Former presidential candidate Patrick Buchanan said Friday the Republican establishment is hoping that retired neurosurgeon Carson will come to its rescue and open “the door for Jeb and Rubio” by taking out Donald Trump.

“That’s why you’ll see a promotion of a Carson-Trump fight,” said Buchanan, who appeared on “The Laura Ingraham Show.” “This is a contract hit, an assigned hit, almost.”

“If you look at his past, which I’ve done, he wasn’t a big man of faith,” Trump said on CNN’s “New Day,” in a sign of the escalating hostility. “All of a sudden he’s becoming this man of faith and he was heavy into the world of abortion… he’s an okay doctor,” Trump continued.

“Do we plan to reach out to Mr. Trump? Absolutely not,” Carson advisor Armstrong Williams said Thursday on CNN’s “This Hour.” “Mr. Trump should reach out to Dr. Carson and apologize for what he said this morning, and hopefully if he does, Dr. Carson will reach back, this issue will be settled, and we can move on to the critical issues of this country.”

Buchanan said the same dynamic as the pumped-up Carson-Trump fight was at work when Louisiana Gov. Bobby Jindal, mired near the bottom of the polls in the GOP race, attacked Trump on Thursday as “shallow,” “narcissistic” and lacking substance.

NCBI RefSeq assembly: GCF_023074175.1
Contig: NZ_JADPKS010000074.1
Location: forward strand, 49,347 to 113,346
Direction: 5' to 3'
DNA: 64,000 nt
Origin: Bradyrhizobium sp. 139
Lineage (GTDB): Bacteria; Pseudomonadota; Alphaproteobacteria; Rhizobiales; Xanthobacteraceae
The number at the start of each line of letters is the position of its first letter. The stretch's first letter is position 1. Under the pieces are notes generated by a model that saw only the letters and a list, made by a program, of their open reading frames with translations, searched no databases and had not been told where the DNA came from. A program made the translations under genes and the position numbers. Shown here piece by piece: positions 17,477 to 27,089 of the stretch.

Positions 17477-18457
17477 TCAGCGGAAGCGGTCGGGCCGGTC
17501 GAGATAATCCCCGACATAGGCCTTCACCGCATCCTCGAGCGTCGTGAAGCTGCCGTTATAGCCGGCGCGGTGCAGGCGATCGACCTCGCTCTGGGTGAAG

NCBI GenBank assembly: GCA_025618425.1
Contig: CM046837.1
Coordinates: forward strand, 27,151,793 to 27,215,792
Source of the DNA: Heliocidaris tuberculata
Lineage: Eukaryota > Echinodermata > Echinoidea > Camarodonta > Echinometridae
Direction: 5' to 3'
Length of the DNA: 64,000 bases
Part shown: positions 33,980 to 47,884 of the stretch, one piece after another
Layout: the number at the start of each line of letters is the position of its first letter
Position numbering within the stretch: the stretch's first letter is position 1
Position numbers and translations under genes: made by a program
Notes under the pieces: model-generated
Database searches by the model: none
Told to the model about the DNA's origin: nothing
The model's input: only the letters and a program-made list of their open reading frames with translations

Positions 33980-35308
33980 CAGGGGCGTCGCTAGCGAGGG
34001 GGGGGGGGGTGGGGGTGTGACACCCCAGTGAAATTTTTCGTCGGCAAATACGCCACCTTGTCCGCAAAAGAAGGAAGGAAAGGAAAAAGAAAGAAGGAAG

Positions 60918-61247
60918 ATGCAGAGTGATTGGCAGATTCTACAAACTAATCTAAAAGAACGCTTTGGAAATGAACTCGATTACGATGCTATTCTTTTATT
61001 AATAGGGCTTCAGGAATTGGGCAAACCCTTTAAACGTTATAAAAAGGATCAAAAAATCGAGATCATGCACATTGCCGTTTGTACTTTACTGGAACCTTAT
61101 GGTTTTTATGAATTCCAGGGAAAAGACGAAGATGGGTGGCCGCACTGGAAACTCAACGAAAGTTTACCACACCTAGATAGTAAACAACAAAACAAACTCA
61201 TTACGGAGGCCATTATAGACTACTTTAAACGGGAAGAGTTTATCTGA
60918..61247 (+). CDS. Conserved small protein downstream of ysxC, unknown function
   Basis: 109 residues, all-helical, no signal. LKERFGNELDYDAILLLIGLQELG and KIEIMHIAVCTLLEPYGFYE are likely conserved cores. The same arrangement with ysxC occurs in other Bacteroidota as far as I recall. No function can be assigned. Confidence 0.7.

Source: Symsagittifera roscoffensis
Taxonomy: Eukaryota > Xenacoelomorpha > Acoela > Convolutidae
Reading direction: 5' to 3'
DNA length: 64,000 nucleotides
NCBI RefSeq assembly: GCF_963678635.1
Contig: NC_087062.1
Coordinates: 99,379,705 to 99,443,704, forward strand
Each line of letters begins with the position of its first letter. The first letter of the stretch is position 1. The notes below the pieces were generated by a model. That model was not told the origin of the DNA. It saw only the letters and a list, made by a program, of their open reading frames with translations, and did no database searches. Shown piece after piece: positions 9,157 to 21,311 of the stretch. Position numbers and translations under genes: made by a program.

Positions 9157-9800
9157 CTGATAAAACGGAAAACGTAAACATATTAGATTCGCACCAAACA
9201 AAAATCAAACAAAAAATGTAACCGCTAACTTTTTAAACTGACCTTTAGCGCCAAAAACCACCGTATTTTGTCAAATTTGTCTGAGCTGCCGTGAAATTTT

“Bobby Jindal’s not doing very well politically, and he’s going on all-out attack on Trump,” he said. “He’s got nothing to lose. It does not look like he has any chance whatsoever breaking out. I think he’s still at the small table. So, he goes after Trump, and possibly, he gets attention. He’s going to be more on television … All of a sudden, MSNBC’s on the phone.”

Buchanan chided the National Review’s attacks on Trump as appealing to his “white nationalist fans.”

“It’s rip-and-read from the Southern Poverty Law Center,” he said. “The neo-cons, the National Review folks, are terrified of the idea of Trump, who they don’t have any hooks in whatsoever, winning this nomination.”

Buchanan drew comparisons between this year’s Republican race and the 2004 Democratic nomination battle that ultimately left then-Sen. John Kerry of Massachusetts the last man standing. Buchanan said then-Rep. Dick Gephardt of Missouri cleared the path for establishment favorites Kerry and former Sen. John Edwards of North Carolina.

In the summer before that election, Democratic primary voters were infatuated with former Vermont Gov. Howard Dean, just as Republicans now are enthralled with Trump.

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Gephardt, went to work blistering Dean. The attacks did nothing to help Gephardt’s own candidacy, but Iowa caucus voters ended up gravitating toward Kerry. And Dean’s meteoric rise was over.